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Creating a ‘Frail Friendly’ Acute Medical Unit... 'not rocket science'
Creating a ‘Frail Friendly’ Acute Medical Unit (AMU) at George Eliot Hospital NHS Trust …. or what some specialities in Teresa Dowsing's Trust used to call ‘not rocket science’.
Palliative care provisions are not meeting the needs of an ageing population
A commentary published in Age and Ageing, the scientific journal of the BGS, warns despite the fact that frail older people with multiple illnesses and end stage dementia are the most rapidly growing group in need of palliative care current provisions do not meet their needs.
Using population sub-segmentation to promote tailored end of life care in later life
Frailty is an especially problematic long term condition characterised by declining intrinsic capacity to deal with stressor events such as acute illness or physical accidents. When severe it significantly increases personal annual risk of reaching end of life.
We must do more to ensure no-one misses out on rehab
Whenever Professor Karen Middleton sees the Rehab Matters film she knows that the fictional story depicted is playing out in real life in homes across the country. It cuts her deeply, as a physiotherapist, to hear how a lack of access to rehabilitation has changed a life.
Can a National Frailty Education Programme be a driver of culture change in healthcare?
Much has been written about the need for healthcare systems to adapt to meet the growing demands associated with demographic changes and an ageing population worldwide. For this to truly happen, we need a culture change, says Diarmuid O’Shea, Consultant Geriatrician at St Vincent’s University Hospital in Dublin.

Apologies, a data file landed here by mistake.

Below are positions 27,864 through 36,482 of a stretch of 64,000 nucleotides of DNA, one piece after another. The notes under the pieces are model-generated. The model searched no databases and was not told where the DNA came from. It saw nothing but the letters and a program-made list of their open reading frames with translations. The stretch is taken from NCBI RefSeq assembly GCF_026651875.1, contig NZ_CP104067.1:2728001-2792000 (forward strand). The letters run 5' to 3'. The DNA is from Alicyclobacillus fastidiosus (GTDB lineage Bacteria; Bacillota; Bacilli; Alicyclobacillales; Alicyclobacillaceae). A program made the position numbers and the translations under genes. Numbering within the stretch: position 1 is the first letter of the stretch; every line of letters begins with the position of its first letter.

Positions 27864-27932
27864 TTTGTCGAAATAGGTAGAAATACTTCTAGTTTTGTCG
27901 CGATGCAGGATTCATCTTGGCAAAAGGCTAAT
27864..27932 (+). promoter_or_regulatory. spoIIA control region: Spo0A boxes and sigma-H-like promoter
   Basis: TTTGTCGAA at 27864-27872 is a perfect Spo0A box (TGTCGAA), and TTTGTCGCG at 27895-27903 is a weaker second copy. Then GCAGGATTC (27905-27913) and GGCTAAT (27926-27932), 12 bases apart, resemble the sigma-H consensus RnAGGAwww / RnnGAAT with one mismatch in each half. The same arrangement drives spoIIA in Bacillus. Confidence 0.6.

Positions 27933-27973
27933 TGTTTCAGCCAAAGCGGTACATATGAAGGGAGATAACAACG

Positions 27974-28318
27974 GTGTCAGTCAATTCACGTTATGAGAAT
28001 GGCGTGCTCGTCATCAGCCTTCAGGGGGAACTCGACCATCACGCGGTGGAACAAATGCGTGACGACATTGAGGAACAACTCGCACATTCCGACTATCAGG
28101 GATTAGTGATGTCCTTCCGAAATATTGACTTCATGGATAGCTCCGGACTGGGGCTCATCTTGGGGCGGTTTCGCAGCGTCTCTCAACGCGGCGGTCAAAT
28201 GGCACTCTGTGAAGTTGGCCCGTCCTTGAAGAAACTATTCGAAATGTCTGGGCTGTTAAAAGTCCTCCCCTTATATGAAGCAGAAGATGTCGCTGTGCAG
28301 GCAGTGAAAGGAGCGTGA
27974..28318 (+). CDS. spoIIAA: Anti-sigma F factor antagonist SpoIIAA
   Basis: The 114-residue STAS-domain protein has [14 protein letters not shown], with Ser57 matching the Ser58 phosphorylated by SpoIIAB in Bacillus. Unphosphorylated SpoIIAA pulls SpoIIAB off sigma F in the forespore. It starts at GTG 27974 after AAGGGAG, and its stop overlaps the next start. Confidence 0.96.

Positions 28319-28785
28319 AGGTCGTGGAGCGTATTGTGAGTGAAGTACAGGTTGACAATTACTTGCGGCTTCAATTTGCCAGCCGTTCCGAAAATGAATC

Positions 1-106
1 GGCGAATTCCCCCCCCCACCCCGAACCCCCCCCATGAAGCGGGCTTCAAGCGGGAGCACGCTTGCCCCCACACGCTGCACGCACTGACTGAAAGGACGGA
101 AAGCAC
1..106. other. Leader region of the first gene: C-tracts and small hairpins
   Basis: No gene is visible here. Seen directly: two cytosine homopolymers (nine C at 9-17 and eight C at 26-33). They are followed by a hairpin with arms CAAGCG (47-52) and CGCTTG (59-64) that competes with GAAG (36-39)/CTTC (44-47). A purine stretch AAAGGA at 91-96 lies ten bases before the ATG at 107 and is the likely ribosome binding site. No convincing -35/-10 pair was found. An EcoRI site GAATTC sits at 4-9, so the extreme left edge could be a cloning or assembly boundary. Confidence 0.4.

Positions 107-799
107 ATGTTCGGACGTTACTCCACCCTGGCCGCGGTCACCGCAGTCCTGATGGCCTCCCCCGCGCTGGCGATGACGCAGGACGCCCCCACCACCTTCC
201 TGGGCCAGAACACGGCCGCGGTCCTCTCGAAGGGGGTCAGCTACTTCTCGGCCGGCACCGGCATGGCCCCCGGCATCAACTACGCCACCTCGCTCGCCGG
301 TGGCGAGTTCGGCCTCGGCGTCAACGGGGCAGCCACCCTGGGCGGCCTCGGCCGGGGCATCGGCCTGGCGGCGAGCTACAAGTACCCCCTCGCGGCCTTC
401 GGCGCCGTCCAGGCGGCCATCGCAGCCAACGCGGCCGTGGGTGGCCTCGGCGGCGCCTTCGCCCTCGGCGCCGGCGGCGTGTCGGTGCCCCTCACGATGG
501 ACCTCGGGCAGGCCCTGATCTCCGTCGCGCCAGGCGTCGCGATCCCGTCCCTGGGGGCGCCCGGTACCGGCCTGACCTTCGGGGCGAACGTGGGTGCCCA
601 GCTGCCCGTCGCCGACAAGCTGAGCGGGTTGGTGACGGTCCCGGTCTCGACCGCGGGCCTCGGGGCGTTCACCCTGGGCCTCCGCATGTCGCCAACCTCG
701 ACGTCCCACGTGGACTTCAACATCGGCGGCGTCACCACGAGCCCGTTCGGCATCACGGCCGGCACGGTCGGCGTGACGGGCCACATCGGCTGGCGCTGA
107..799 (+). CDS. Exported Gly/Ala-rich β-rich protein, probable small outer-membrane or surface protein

Using a frailty index in the Emergency Department
Emergency departments are often the safety net of the health care system where the mission is to rapidly evaluate, intervene and organise care. With ageing populations and the growing presence of older adults in EDs, this mission represents a significant challenge.
Specialist Care Frailty Network – we need your help!
The Acute Frailty Network has been in existence for a few years, with a focus on acute medical care and emergency care. Simon Conroy describes its work: would you be interested in helping out?
Practical palliative care after stroke
Palliative care is an active, holistic approach to enable those facing life-threatening illness ‘to live as well as possible for as long as possible’. The benefit of palliative care for stroke patients is recognised, but guidelines often only briefly mention palliation for those who will not recover.
November 2017 issue of Age and Ageing journal is out now
What's in the November 2017 issue of Age and Ageing, including links to eight articles which can be downloaded and read for free.
Fitter individuals are at the highest risk of death associated with delirium
It's well-recognised that delirium is associated with increased mortality, but less clear whether this is the case across the spectrum of frailty. It might have bimodal outcomes - worse in frailer people, but protective in fitter individuals by highlighting an underlying problem early.